Created: Tuesday, 12 June 2012 11:01
Written by Alvaro Michel
Fight Racism! Fight Imperialism! 227 June/July 2012
On 16 April and 1 May respectively Argentina and Bolivia reclaimed ownership of energy companies privatised by Spanish corporations during the neoliberal assault of the 1990s. Sharp reactions from the Spanish state and the European Union underline the conflict of interest between those exploited for their resources and labour, and imperialism, which lives off this plunder.
Bolivia and Argentina have distinct histories, but both have long been trapped in the web of financial dealings woven by the imperialist powers. In their national struggles to throw off these parasitic ties, the clash of nationalisation versus privatisation of the main industries has been key. Nationalisation immediately places the surpluses of these industries at the disposal of the state, but provokes intense hostility from domestic and transnational capital which battle to repossess the property or demand huge compensation.
Argentina and Bolivia have dramatically different histories, populations and standards of living. Argentina has the second highest average GDP per capita in purchasing power terms in Latin America after Chile, yet at $14,700 it has fallen from near the top of global rankings in the 1930s to 51st in the world today. Bolivia has an average per capita income of only $4,789, and lies in 120th place. Two thirds of Bolivians live in poverty. Argentina is highly urbanised and predominantly populated by peoples of European origin, Bolivia has a majority of indigenous peoples. Argentina depends on agricultural products in its trade, Bolivia on minerals extracted. Bolivia has an external debt of $6,164bn, and is currently assessing the lawfulness of its foreign debt. Argentina defaulted on its $95bn debt in 2001, forcing new agreements on all but $6bn worth of creditors.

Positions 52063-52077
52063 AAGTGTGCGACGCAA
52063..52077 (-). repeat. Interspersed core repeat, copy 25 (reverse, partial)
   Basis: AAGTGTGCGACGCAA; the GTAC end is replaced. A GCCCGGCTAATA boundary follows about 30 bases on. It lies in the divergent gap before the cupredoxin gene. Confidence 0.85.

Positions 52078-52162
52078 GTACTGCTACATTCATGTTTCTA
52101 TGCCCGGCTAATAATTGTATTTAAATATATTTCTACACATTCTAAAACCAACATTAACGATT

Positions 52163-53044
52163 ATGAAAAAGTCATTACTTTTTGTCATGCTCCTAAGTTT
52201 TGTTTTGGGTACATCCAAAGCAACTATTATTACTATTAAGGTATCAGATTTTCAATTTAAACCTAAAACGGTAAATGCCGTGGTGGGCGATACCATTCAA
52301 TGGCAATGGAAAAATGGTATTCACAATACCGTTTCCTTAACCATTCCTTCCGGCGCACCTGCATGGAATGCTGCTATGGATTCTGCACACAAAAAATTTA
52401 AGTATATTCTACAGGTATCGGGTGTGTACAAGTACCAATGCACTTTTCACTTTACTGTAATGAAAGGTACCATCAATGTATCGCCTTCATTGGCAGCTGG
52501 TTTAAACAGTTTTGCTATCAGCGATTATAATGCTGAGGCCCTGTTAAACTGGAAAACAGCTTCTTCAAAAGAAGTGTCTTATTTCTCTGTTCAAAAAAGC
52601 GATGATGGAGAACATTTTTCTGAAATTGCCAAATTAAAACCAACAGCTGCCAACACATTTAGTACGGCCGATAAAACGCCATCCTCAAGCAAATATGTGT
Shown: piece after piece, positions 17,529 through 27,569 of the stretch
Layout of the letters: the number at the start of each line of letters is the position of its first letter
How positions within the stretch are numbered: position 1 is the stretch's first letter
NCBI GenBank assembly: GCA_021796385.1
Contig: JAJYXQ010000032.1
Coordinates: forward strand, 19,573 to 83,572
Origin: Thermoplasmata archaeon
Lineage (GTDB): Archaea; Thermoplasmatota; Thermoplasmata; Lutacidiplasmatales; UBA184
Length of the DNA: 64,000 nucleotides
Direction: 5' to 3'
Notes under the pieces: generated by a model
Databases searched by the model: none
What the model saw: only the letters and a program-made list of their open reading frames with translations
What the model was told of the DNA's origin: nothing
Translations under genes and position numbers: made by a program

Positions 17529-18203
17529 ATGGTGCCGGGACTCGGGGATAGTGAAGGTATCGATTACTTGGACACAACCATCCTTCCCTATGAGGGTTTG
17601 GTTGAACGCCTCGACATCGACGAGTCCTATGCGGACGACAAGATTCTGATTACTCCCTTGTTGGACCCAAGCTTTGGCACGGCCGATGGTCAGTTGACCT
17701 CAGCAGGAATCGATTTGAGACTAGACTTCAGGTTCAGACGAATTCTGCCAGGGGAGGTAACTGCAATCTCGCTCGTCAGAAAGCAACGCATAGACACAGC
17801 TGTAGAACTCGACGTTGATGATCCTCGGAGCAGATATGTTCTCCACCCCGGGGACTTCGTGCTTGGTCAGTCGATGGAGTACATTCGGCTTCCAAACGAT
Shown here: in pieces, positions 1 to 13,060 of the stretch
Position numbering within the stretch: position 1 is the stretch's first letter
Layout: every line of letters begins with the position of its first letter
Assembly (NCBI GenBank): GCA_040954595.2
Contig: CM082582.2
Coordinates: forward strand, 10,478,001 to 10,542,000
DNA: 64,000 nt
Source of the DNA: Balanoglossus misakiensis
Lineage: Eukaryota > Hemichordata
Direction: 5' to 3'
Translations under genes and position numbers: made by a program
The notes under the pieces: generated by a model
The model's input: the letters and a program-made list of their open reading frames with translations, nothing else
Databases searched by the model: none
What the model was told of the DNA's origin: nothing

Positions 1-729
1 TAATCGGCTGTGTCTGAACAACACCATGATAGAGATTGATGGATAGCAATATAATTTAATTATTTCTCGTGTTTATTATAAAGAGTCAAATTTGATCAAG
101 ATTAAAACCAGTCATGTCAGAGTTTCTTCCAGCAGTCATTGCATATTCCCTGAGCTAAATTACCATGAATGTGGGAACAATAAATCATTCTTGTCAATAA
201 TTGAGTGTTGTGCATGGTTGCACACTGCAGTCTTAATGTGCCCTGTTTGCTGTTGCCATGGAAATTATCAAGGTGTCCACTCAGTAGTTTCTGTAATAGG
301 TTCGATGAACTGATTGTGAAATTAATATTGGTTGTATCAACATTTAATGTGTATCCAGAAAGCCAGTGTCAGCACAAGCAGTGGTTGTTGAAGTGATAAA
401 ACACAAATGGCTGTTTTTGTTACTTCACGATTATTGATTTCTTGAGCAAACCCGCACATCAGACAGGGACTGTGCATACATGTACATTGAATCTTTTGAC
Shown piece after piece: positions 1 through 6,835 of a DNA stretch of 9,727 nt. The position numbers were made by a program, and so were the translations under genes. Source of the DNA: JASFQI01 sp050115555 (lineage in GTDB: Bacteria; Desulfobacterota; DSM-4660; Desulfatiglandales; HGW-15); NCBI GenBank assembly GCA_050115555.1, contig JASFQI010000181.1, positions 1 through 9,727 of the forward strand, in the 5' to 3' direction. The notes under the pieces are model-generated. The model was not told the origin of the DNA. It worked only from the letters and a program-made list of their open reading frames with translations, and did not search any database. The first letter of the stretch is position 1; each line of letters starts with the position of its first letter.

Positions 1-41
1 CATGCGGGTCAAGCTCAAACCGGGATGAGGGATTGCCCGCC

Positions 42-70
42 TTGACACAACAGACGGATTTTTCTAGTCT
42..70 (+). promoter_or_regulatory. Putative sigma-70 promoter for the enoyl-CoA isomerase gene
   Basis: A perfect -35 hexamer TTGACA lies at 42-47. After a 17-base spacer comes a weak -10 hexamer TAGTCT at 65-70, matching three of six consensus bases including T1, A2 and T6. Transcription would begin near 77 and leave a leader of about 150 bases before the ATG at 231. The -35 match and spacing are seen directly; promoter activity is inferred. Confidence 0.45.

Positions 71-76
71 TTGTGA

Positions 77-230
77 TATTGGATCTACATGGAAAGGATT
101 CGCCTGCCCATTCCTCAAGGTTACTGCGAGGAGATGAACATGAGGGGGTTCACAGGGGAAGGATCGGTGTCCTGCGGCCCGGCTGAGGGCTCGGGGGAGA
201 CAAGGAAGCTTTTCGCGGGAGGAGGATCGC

At the turn of the century the democratic movements of the Latin American poor and indigenous people, dramatically turned the tide against the ‘neoliberal’ assault of the 1990s. The determination of Hugo Chavez in Venezuela to base political and economic development on the needs of the masses was central to this change.
In April the government announced renationalisation of a majority of Repsol’s shares in the YPF oil and gas company, first privatised in 1993. Repsol bought its 57.4% stake in 1999, leaving the government with no control over its energy resources. Repsol repatriated profits to overseas shareholders. Despite incentives to promote oil and gas exploration and production, between 1999 and 2011, its oil reserves contracted 40.5% and its gas reserves 47.1%. Its oil production dropped 38.3% and its gas production 25.4 %. Its net exploration wells fell to record-low levels. Its net investment was only $3.6bn. Consequently Argentina spent $9.4bn on fuel imports last year. In December 2011 Repsol defensively announced a find of one billion barrels of shale oil. Argentina consequently ranks third in the world in terms of potentially recoverable resources behind China and the US. Central government will now take 51% of YPF shares, leaving Repsol with 6%.
The Argentinian government renationalised Aerolíneas Argentinas in 2008. These policies are pushed by La Cámpora, a ‘social democratic/Keynesian’ group within the ruling Justicialista Party. The struggle for power inside the Justicialista Party is between open pro-imperialists and Kirchner’s bourgeois nationalists.